Harold & Kumar Go to White Castle 

(R) 3 stars

(R) 3 stars
Harold & Kumar Go to White Castle is a wild, sloppy, tasteless, very likeable and pretty funny comedy about what happens when two young New Jersey stoner buddies get a hankering for White Castles and head out on what they believe will be a quick road trip to secure some. Needless to say, things go wrong - terribly, terribly wrong - and the short drive devolves into a marathon of rude encounters, horrible images, nasty odors, threats, near misses and wacky antics galore.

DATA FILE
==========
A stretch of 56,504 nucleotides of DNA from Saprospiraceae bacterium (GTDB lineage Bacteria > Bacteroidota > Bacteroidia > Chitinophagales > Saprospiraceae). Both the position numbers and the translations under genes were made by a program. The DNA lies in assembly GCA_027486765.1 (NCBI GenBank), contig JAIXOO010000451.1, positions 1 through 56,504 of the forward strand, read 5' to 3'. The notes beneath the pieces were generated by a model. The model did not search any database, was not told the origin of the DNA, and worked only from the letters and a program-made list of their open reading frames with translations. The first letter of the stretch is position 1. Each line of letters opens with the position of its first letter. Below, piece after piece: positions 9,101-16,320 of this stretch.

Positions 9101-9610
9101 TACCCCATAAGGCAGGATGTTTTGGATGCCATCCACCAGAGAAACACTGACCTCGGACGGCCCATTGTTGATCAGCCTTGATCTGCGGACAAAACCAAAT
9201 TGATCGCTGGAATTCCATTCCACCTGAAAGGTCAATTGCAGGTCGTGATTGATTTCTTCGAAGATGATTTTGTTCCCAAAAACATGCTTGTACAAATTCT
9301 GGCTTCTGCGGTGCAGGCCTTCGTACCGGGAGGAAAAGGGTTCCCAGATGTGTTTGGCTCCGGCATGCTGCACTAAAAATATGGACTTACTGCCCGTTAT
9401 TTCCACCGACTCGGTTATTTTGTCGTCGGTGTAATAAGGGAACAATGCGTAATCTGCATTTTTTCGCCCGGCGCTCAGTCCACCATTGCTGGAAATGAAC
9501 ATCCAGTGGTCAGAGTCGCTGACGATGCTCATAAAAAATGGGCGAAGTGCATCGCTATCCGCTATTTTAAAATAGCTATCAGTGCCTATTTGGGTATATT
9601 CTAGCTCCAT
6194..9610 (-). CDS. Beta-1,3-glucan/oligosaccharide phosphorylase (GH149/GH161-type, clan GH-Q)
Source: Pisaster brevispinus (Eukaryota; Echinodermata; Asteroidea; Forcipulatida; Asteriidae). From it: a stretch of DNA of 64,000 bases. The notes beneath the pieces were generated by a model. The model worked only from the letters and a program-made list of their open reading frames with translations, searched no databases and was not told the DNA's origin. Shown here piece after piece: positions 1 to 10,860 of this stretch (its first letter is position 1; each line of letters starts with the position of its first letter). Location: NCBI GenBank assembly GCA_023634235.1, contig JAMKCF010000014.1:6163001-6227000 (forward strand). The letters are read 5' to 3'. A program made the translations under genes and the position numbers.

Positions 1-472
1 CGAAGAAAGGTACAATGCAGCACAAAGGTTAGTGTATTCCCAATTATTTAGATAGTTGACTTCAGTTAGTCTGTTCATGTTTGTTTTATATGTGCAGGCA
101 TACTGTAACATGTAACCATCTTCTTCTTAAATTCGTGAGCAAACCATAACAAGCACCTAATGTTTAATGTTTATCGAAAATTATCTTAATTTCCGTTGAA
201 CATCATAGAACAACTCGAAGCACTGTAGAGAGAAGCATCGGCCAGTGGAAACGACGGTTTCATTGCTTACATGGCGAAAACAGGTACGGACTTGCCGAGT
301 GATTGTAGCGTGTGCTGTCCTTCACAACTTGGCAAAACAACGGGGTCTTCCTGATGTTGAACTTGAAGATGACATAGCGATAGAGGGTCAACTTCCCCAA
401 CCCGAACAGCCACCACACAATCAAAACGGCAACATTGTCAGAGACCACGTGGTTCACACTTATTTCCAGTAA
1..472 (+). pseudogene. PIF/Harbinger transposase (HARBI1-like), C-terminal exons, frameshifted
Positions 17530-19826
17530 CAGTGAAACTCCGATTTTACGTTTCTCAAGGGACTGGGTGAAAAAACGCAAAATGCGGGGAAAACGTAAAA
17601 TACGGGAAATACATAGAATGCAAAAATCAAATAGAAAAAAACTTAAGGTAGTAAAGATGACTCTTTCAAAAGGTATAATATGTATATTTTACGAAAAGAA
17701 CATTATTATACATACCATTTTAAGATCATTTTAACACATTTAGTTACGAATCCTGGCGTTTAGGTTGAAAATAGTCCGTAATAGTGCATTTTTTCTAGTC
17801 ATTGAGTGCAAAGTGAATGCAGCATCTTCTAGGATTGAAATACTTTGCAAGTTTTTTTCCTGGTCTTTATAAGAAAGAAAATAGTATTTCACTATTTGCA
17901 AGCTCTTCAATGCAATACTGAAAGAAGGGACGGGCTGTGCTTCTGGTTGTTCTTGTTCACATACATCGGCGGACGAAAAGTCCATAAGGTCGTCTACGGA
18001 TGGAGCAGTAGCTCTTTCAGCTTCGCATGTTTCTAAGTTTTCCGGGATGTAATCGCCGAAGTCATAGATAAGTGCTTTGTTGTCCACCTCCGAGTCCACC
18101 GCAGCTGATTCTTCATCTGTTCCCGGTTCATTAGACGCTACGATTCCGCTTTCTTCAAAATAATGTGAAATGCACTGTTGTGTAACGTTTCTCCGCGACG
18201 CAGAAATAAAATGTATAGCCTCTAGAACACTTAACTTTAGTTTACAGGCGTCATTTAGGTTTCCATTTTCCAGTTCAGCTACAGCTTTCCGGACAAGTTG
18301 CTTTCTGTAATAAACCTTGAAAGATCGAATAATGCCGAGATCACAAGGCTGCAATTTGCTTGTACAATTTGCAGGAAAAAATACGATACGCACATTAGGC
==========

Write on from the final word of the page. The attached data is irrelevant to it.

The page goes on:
Of course, if this sort of stuff bunches up your shorts, then you'd be well advised to steer clear of the production and wait for the next sophisticated comedy, which should come along in, oh, I dunno, a year or two. Good luck and excuse me while I take my laughs where I can get them. Thumbs up to the filmmakers for getting two key elements of the film correct. First up is the casting. Instead of the same old faces, we get a pair of talented relative newcomers. John Cho plays Harold, a struggling financial analyst for a New York investment banking firm. Kal Penn plays his roommate Kumar, a pre-med student whose demanding father is a prominent surgeon. Harold spends his days working hard and many of his nights doing even more for his company. Kumar studies by day and intends to at night but, when the evening rolls around, his thoughts turn to women and sex and food and women and marijuana. When Kumar gets high, he shares with his roommate, because that's what you do. Harold resists. And resists. And then he gets high, too, because that's what you do. And then they see the White Castle commercial, which is the second key element I referred to earlier. Those poor souls who live in places without White Castles won't understand, but we do. When you get a hankering for a White Castle, it must be satisfied. And nothing, NOTHING can substitute for the mini-sandwiches, with that rich, satisfying smell of onion, the thin gray patty and the one- of-a-kind steamed buns - squishy in some places, a bit crispy (if you're lucky) in others. How fervent is the cult of White Castle? When I lived in Las Vegas, several casinos had an evening each week set aside for Castle-starved locals. Hundreds of us would gather and wait while the burgers were flown in fresh from Chicago. They charged $1.50 per sandwich - and I never heard anyone complain. Because White Castles are the real deal, you understand the passion of the boys' search. Some cynics may complain that the film represents the biggest product placement of all time, but we know better. The boys are on a dead serious quest for the holy grail of fast food. And along the way they must deal with fascist skateboarders, a psychotic cop, a creeped-out, boil-covered Samaritan (Christopher Meloni, Oz killer/nudist poster boy Keller and Law and Order: Special Victims Unit star), an escaped cheetah and Neil Patrick Harris (Doogie Howser?!?!), who is off on his own balls to the wall sex and drug-fueled quest. So there you go. The pacing is erratic, but I laughed too hard to pay much attention. A gross-out scene in a bathroom nearly made me gag, while an encounter with a prisoner in jail nearly made me cry. There are a handful of cameos that I won't reveal here. The casting of Neil Patrick Harris is inspired - he is a riot playing against type. Even more inspired is the casting of John Cho, an all-American kid of Korean descent, and Kal Penn, an all-American kid of Indian descent. Both actors are good, and their ethnic backgrounds put a fascinating spin on the more stereotypical plot points. If you have a 15-year-old still living inside you, Harold & Kumar Go to White Castle will likely make the smart-mouthed twerp happy. Just be sure to treat him to a quick meal on the way home and I don't need to tell you where to go.

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